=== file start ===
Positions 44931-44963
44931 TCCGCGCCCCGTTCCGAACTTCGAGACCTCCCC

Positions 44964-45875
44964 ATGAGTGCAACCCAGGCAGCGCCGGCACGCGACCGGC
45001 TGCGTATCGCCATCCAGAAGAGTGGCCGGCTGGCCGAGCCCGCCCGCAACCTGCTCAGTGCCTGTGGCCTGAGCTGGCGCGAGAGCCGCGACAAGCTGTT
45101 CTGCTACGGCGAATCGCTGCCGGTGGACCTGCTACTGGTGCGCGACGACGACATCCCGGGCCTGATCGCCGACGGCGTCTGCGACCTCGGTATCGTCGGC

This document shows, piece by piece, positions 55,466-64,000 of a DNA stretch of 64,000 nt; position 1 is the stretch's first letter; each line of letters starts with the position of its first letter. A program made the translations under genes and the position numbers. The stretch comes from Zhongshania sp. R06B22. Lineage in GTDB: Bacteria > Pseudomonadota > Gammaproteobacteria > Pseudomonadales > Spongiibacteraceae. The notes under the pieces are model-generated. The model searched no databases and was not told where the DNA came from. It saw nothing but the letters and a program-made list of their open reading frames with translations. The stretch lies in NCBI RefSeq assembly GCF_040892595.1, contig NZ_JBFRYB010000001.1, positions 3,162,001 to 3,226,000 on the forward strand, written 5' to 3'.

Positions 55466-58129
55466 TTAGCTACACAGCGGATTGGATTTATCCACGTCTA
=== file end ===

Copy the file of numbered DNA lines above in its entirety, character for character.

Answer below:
Positions 44931-44963
44931 TCCGCGCCCCGTTCCGAACTTCGAGACCTCCCC

Positions 44964-45875
44964 ATGAGTGCAACCCAGGCAGCGCCGGCACGCGACCGGC
45001 TGCGTATCGCCATCCAGAAGAGTGGCCGGCTGGCCGAGCCCGCCCGCAACCTGCTCAGTGCCTGTGGCCTGAGCTGGCGCGAGAGCCGCGACAAGCTGTT
45101 CTGCTACGGCGAATCGCTGCCGGTGGACCTGCTACTGGTGCGCGACGACGACATCCCGGGCCTGATCGCCGACGGCGTCTGCGACCTCGGTATCGTCGGC

This document shows, piece by piece, positions 55,466-64,000 of a DNA stretch of 64,000 nt; position 1 is the stretch's first letter; each line of letters starts with the position of its first letter. A program made the translations under genes and the position numbers. The stretch comes from Zhongshania sp. R06B22. Lineage in GTDB: Bacteria > Pseudomonadota > Gammaproteobacteria > Pseudomonadales > Spongiibacteraceae. The notes under the pieces are model-generated. The model searched no databases and was not told where the DNA came from. It saw nothing but the letters and a program-made list of their open reading frames with translations. The stretch lies in NCBI RefSeq assembly GCF_040892595.1, contig NZ_JBFRYB010000001.1, positions 3,162,001 to 3,226,000 on the forward strand, written 5' to 3'.

Positions 55466-58129
55466 TTAGCTACACAGCGGATTGGATTTATCCACGTCTA